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					                                 BEFORE THE
                   PENNSYLVANIA PUBLIC UTILITY COMMISSION



Investigation Regarding Intrastate Access         :
Charges and IntraLATA Toll Rates of               :           I-00040105
Rural Carriers and The Pennsylvania               :
Universal Service Fund                            :
                                                  :
                                                  :
AT&T Communications of                            :
Pennsylvania, LLC, et al                          :
              Complainant                         :
                                                  :
              v.                                  :           C-2009-2098380, et al.
                                                  :
Armstrong Telephone Company -                     :
Pennsylvania, et al.                              :
              Respondents                         :



                               RECOMMENDED DECISION
                                ON REMAINING ISSUES


                                            Before
                                     Kandace F. Melillo
                                   Administrative Law Judge
                                              TABLE OF CONTENTS

I.     HISTORY OF THE PROCEEDINGS ................................................................................ 1
II.    FACTUAL AND LEGAL BACKGROUND ................................................................... 17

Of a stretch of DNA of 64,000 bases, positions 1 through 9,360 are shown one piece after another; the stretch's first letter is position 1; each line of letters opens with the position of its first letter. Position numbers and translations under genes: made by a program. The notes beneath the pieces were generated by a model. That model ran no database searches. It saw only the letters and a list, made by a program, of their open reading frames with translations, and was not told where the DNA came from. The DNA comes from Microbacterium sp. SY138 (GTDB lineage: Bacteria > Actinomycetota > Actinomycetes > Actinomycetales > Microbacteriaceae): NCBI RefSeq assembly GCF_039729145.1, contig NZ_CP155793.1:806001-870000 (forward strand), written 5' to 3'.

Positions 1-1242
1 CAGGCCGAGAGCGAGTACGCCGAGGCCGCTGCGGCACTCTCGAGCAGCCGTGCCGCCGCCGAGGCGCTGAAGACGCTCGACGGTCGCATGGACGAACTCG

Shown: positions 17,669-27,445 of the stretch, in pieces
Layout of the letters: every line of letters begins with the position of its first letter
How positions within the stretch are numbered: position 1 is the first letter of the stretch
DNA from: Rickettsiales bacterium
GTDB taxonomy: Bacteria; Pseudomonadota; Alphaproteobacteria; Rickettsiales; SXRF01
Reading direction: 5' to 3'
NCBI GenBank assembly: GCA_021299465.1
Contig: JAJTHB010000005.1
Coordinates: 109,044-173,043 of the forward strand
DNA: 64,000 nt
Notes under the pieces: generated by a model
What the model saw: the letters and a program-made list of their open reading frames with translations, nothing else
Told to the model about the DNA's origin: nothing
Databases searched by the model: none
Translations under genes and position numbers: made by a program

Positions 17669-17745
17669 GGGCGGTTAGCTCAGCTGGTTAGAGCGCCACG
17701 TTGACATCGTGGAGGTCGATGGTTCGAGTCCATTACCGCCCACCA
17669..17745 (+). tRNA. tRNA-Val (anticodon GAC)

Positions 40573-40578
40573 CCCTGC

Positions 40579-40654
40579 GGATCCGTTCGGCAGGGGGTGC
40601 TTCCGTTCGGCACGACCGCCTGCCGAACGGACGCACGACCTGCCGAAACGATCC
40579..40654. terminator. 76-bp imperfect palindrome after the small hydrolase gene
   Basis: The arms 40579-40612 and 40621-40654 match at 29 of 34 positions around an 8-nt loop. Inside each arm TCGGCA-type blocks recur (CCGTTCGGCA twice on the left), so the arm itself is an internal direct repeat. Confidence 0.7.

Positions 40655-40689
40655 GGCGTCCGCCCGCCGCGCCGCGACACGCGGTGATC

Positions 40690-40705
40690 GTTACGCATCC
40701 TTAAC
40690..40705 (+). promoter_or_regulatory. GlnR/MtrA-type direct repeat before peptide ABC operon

A.    Access Charges Defined ....................................................................................... 18
       B.    Prior and Anticipated Intrastate Access Reform ................................................... 19
       C.    Prior and Anticipated Interstate Access Reform ................................................... 21
       D.    Access Reform in Other States ............................................................................. 22
III.   OVERVIEW OF PARTIES’ POSITIONS ....................................................................... 23
       A.    AT&T .................................................................................................................... 24
       B.    Sprint ..................................................................................................................... 25
       C.    Comcast................................................................................................................. 26
       D.    Verizon.................................................................................................................. 26
       E.    Qwest .................................................................................................................... 27
       F.    PTA ....................................................................................................................... 28
       G.    CenturyLink .......................................................................................................... 28
       H.    OCA ...................................................................................................................... 29
       I.    OSBA .................................................................................................................... 30
       J.    OTS ....................................................................................................................... 31